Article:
Comments

  1. Gary,

    It doesn’t matter to me anymore how much a mile is worth, and here’s why. If I can fly using my Southwest miles or BA Avios points, it means I can save my AA/UA miles for long haul business or first class seats.

    I recently booked tickets on Southwest LGA/FLL for 8000 points roundtrip. A recent trip LGA/LAX was roughly 15,000 points. Legacy carriers will charge you 25,000 miles for those trips.

    We’re considering a trip NYC/CUN (Cancun). I can fly SW for 16,600 points R/T, or use my Avios to fly on the non-stop AA flight for 20,000 points. Considering what it would cost to fly AA and UA, I’d say this is a bargain.

    Using the raw data is not as useful as it once was, when these factors are added to the equation.

  2. In my very simplistic view of things, it seems to me that all of the various points/loyalty valuation methods are quite subjective and variable. My primary metric is how much it would cost me to replace the points for a particular reward? Am I better off putting that amount of spend on a (bonused) cash back card (i.e. Amex OBC, Discover It, etc.) or a program loyalty card. For instance, most domestic Hilton properties are generally a better deal using a bonused cash back card to generate the cost than generating the absurd number of points required for even a mid-tier hotel with any of the Hilton cards. On the other hand, I’m almost always better off generating Chase UR points for Hyatt properties. AA miles generally accrue at 1 point/$1, while anything in the UR program can easily accrue at 5 points/1$ spent. Certainly this technique disregards some travel planning nuances, but for me it’s a good starting point and cost reality check. (And I analyze the value of a new sign-up bonus separately.)

  3. @dhammer53

    I usually hate being that guy with a negative comment, but I think you either did not read Gary’s post thoroughly, or you are not connecting his reasons for knowing point values to even your own specific situation.

    You state the 16.6k SW or 20k Avios to Cancun is a better deal than the higher number of AA or UA required. Which is true, but that simply talks about how best to use each type of mile.

    But that doesn’t change all the scenarios in which knowing what value you get out of each type of point helps you make good decisions. As Gary said, do you decide to spend on a credit card that gets 1 AA mile or another that gets 1 UR point? Do you go for promotions that earn 4000 SW RR, or 3000 AA miles? Do you pay $300 in cash or 25k UA miles on a route that SW or AA can’t take you on? And so on. Those are examples of decision making that knowing your point values can help with, along with the others that Gary outlined.

  4. dhammer53,

    Good thought, Southwest is my preferred airline for domestic because of the (usually) lower point redemptions, way more flight options, and free cancellations. To eclipse the 25k point mark the Southwest flight needs to be over ~$380 RT. UA and AA points I save for international trips whether its economy or business.

  5. I do things the EASY way. I spread tiles not unlike the game Twister across my tile floor , then I go outside with a bottle of Captain Jack Morgan in hand, polish that off , come careening down my hallway LEAP HIGH Over the couch, and whichever tile I belly flop on….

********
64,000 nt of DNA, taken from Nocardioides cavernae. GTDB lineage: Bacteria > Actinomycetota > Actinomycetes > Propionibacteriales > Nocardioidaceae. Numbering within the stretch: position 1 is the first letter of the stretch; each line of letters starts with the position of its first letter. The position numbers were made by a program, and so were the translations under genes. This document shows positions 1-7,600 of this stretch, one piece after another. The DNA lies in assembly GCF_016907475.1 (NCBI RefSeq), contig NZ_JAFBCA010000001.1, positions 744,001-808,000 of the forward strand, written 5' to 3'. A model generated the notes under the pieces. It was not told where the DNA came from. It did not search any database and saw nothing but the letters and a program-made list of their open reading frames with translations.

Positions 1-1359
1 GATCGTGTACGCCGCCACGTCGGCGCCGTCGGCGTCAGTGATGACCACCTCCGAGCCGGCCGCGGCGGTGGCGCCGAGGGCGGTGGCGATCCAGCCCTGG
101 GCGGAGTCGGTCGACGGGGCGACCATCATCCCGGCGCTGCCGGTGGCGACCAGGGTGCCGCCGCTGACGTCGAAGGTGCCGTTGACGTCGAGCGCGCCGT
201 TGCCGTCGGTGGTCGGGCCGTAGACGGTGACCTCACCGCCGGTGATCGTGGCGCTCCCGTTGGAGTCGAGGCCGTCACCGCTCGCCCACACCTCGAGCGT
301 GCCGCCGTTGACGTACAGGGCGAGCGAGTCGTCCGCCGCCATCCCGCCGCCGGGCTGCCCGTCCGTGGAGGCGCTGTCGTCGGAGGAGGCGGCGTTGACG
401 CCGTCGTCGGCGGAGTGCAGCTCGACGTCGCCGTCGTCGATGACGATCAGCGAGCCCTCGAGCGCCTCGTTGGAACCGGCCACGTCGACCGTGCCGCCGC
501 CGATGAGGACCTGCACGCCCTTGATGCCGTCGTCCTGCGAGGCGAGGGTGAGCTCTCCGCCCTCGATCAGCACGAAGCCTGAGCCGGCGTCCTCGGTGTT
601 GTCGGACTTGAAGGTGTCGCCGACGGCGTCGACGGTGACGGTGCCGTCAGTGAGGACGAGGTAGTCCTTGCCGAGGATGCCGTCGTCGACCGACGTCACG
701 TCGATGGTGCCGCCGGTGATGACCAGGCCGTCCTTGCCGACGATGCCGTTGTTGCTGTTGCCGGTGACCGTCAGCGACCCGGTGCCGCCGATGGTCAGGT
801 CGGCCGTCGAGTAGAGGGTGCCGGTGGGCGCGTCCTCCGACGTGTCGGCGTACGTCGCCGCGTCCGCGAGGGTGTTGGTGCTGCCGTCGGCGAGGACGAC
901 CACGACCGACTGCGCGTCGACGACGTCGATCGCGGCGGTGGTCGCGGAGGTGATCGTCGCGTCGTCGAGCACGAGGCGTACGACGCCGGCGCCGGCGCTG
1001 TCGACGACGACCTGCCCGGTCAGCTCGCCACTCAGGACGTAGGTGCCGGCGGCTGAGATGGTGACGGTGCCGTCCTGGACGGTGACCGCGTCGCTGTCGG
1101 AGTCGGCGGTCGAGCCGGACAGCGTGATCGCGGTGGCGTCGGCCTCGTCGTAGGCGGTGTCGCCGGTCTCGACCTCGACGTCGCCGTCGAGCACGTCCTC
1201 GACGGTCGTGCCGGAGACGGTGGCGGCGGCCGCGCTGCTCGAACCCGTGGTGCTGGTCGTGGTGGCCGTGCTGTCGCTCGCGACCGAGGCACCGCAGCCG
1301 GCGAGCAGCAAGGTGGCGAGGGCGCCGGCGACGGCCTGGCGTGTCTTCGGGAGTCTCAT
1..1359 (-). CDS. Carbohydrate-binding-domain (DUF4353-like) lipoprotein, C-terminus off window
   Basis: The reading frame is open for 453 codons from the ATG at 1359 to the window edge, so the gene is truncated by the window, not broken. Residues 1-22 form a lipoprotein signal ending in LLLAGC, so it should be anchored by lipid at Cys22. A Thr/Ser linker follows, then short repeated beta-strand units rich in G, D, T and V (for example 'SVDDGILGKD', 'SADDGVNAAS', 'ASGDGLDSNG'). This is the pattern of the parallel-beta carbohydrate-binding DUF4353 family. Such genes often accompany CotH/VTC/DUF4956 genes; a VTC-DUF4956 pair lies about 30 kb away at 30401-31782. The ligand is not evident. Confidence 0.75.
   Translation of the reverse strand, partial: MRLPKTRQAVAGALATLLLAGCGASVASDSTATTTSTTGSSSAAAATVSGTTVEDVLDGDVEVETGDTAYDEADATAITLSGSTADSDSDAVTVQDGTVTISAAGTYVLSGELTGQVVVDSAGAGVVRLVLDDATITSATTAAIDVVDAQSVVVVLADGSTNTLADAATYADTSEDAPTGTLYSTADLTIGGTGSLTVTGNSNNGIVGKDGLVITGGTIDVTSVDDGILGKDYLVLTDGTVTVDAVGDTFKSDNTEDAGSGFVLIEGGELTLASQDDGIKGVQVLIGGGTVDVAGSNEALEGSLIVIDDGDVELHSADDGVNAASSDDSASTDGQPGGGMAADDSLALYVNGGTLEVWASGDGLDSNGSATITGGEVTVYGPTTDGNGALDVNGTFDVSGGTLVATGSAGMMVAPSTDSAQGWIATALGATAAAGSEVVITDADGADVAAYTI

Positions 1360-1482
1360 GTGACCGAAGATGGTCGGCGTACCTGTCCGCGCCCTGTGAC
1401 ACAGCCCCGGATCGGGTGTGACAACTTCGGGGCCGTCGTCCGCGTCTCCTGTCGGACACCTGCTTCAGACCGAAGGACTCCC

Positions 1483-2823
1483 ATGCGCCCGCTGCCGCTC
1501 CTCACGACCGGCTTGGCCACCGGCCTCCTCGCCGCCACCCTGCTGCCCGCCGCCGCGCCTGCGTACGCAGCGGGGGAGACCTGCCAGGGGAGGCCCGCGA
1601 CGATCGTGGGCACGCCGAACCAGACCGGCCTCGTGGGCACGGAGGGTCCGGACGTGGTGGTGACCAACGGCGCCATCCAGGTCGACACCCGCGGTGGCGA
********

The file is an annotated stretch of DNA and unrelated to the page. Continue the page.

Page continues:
That’s the one I fly.

    Gotten me this far.

    HAGW!

  6. I think this post omits the big point: there’s not much logic, if you buy Gary’s valuations, of using miles cards for non-bonused spend. Every mile save Starwood is valued at less than 2%. And even Starwood is roughly equal to Arrival+ miles.

    Put it differently, make sure you’re getting more than 2% in value for your miles, or just keep it simple.

  7. @Hmm – that is something I have written many times. Indeed, I’ve recommended getting 2% cash back and buying miles at a discount when you need them.

  8. @Beachfan I’m torn within a very small range for Citi points. They are transferable to Singapore, so worth at least as much as Singapore miles of course. And they’re valuable for flexibility, I like Etihad as a transfer partner. They aren’t as valuable as Chase, Amex or Starwood points. I just haven’t settled on 1.6 or 1.7 cents. [And this applies of course only to ThankYou points that are transferrable to miles.]

  9. @Gary

    Thanks for the post.

    In general I think there is often a mixing between purchase value and redemption value.

    When you say a given valuation is the point at which one is indifferent to using points out cash it makes me think of purchase value. Meaning for every dollar one spends that earns one point they have already assigned a purchase value of >¢2 since they chose a point over ¢2 back.

    Using the values you assigned for point values means only the SPG, and EveryDay Preferred make sense for general spending.

    This is different from redemption value which is situationally unique. One can hit ¢7/mile with ANA or the could hit ¢0.3/mile on Delta. Given a purchase value of ¢2 obviously and redemption less than ¢2/point is a net loss.

    Am I reading you post right? You are OK “purchasing” SPG points at less than ¢2.2/point and that is also the base value at which you are looking to spend it?

  10. I don’t see how there can be much of a difference between purchase and spend value, if you can purchase in unlimited quanities. As I note above you may not be willing to spend at your purchase value if you are limited in the number you can purchase and you have higher competing uses.